by Jim Buzzerd
So, how many of you had a ticket with Maximum Security winning the Kentucky Derby last Saturday? I suspect not too many reading this were heavily involved in betting on Saturday’s race where Maximum Security, one of the favorites, was taken down as the winner following a 22 minute steward review. The beneficiary of the ruling was 65-1 long shot Country House who became the second longest shot to win in Derby history.
It’s been reported that bettors at Churchill Downs lost $9 million as a result of the decision after the stewards concluded that Maximum Security had drifted from its lane and interfered with horses that were trying chase down the leader. I don’t know anything about horse racing rules, but as I stood in a room full of people and had limited ability to hear the comments being made as the replays were shown over and over, I detected nothing out of the ordinary. Again though, I don’t know the rule and sometime on Sunday I had a better grasp of what the foul was.
Maximum Security did come off the rail and impede the path of other horses. Initially I had considered this a good racing maneuver, but later learned such a move can be deemed interference. The track was a quagmire, which I’m sure, made it difficult for the jockeys to keep the horses exactly where they wanted them on the track.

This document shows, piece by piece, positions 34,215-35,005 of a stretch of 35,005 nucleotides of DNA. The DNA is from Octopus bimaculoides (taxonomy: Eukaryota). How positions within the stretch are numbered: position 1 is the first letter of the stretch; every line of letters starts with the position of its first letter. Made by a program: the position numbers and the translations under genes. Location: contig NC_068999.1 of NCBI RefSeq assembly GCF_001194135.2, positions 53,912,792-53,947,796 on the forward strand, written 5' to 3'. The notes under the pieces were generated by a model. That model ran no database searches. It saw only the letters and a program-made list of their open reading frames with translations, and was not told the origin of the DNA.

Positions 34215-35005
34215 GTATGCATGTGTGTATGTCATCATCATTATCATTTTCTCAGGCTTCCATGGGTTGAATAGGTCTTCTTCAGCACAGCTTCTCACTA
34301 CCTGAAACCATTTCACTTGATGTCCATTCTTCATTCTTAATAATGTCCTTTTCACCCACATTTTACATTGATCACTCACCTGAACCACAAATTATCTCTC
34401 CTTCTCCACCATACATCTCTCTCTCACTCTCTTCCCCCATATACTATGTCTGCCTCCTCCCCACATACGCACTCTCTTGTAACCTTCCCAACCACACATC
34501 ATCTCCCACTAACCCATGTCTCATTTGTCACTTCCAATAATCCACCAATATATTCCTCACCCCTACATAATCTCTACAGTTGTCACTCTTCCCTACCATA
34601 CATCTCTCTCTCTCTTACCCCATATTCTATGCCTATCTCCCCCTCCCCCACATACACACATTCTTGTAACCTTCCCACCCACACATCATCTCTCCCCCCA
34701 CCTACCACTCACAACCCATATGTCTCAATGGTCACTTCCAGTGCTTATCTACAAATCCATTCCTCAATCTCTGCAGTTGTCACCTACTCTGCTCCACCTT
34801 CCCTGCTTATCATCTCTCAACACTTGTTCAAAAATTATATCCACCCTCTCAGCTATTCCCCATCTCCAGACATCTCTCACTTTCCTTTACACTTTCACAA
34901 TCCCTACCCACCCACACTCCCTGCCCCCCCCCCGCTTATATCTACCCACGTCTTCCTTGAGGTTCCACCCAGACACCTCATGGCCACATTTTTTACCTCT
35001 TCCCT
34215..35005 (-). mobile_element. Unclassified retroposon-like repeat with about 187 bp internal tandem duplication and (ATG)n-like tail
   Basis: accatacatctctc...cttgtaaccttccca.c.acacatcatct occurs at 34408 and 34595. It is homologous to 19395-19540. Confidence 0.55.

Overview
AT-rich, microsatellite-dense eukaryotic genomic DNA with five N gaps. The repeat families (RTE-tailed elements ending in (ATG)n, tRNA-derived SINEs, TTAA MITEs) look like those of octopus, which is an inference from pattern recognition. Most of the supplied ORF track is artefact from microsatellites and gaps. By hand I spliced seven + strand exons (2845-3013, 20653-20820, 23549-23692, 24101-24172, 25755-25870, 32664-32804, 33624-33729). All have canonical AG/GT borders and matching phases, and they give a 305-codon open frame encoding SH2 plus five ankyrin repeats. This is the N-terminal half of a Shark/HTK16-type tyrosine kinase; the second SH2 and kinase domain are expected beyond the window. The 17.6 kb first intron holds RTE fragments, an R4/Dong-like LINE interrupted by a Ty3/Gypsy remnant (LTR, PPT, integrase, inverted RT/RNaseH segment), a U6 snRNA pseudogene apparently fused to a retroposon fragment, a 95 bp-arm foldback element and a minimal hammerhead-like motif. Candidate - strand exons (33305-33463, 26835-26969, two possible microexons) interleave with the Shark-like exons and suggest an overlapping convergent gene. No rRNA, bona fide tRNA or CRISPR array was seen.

The owner of Maximum Security, Gary West, was not happy with the decision by the Commission. He felt that the decision was questionable, saying, “I think the fact that the head steward would not take any questions shows complete lack of transparency and optically appears they know they made a bad decision and needed some time to put the best possible spin on their extremely questionable decision.”
Another problem with the disqualification was the time in which it was made. The inquiry sign that is available to use at the race was not posted at the time of the incident.
Initially, it was only Country House that had a problem with Maximum Security. But Long Range Toddy came in on the accusation soon after. The inquiry sign is used to indicate to the crowd there is an issue as well as the television viewing audience.
The incident marked the very first time a winner has been disqualified in the history of the Kentucky Derby for an on-track issue. In 1968, competitor Dancer’s Image lost the win after failing a drug test post-race.
Sour grapes? Probably, but I tend to see West’s side of things more clearly. The condition of the track and the time needed to make the decision doesn’t add up to this admittedly uninformed observer.
I did get a chuckle on Sunday reading a WVU sports forum when somebody asked the question, “Who knew Big 12 refs were also race stewards?”